Another example of how much difference it makes: nobody questions the NBER ruling that there was a recession in 2001, even though the two quarters of negative GDP growth that year were not consecutive. (That is going by the conventionally-reported output-side measure of GDP. The NBER pays equal attention to the little-known income-side measure of GDP.) As a corollary, everyone accepts that the longest US expansion on record until recently was the 10-year period (120 months) from March 1991 to March 2001. Nobody tries to claim that because 2001 did not meet the criterion of two consecutive negative quarters, the record length of a US expansion is in fact the period of 201 months from March 1991 to December 2007. That would be consequential: it would deprive the just-completed 128-month expansion (from June 2009 to February 2020) of its title as the longest recorded expansion in US history.
A third example: at the time when the NBER committee announced that (what came to be called) the “Great Recession” had begun with a peak in December 2007, the government estimates still reported that the official GDP measure was actually higher in both the first and second quarters of 2008 than the last quarter of 2007. Even though the announcement of the beginning of the recession was greeted as long overdue, the Committee would have had to wait another year and a half to get that crucial revision from the Commerce Department if it had applied the “two quarters of negative growth” rule.
Pros and cons
The two-quarter rule has both pros and cons compared to the NBER committee’s less mechanical approach. One advantage is that it appears more objective to have an automatic procedure that is simple and transparent, especially if the alternative is delegating the job to a committee of unelected unaccountable ivory-tower economists.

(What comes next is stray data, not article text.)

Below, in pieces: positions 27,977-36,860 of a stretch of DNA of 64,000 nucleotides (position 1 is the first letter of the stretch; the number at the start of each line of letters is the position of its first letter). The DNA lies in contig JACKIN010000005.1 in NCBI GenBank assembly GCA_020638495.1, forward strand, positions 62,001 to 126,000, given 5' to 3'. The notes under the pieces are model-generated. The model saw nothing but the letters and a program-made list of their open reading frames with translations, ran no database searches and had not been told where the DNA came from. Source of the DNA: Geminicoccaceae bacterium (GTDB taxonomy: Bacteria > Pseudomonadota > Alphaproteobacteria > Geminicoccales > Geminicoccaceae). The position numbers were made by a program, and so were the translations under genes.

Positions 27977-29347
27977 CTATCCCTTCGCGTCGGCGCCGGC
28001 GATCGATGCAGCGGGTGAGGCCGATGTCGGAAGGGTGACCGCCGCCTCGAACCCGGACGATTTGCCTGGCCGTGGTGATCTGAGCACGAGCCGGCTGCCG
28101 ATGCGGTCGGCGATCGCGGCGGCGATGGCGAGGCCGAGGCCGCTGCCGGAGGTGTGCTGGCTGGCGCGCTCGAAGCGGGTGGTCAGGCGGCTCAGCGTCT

One major disadvantage of the two-quarter rule is that when the GDP statistics are revised subsequently, they may require a retroactive revision of the cyclical turning points. For example, a 2011-12 recession in the United Kingdom was subsequently erased from the record when the GDP numbers were revised in 2013. Claims that in 2012 had appeared in the speeches of UK politicians and in the writings of researchers, made in good faith at the time, were subsequently rendered false.
Another disadvantage of using the rule of two consecutive quarters is that a single big long downturn can be recorded as multiple short recessions if it is interrupted by slight up-ticks. Examples include Ireland, Finland and Italy in the aftermath of the global financial crisis. The NBER waits until GDP has re-attained its preceding peak, or at least come close, before judging that a recession has ended.
This point could become an issue in the US and many other countries later in the 2020 recession. As the coronavirus shut down the economy in March-April, the plunge left economic activity at levels far below where they were in 2019. Some countries will have a positive 3rd quarter, which would put an end to their recessions according to the two-quarter rule. Yet this will strike most people as the wrong answer, because the levels of GDP and employment are likely to remain far below their pre-pandemic levels. This is especially true if the positive quarter is followed by a renewed downturn, as in the famous “W” scenario, which is all-too-likely.
The NBER waits before dating a trough or peak until it can be reasonably sure it will not have to revise the call in the future, after the dates have already entered the official chronology. The Committee would revise a date if it had to, and has occasionally considered it. But a revision of dates would be confusing. And the Committee has never done it. Hundreds of other observers try to assess the odds of a recession like the current one in real time. The NBER committee sees its job, not as being the fastest, but as being definitive.
This post written by Jeffrey Frankel.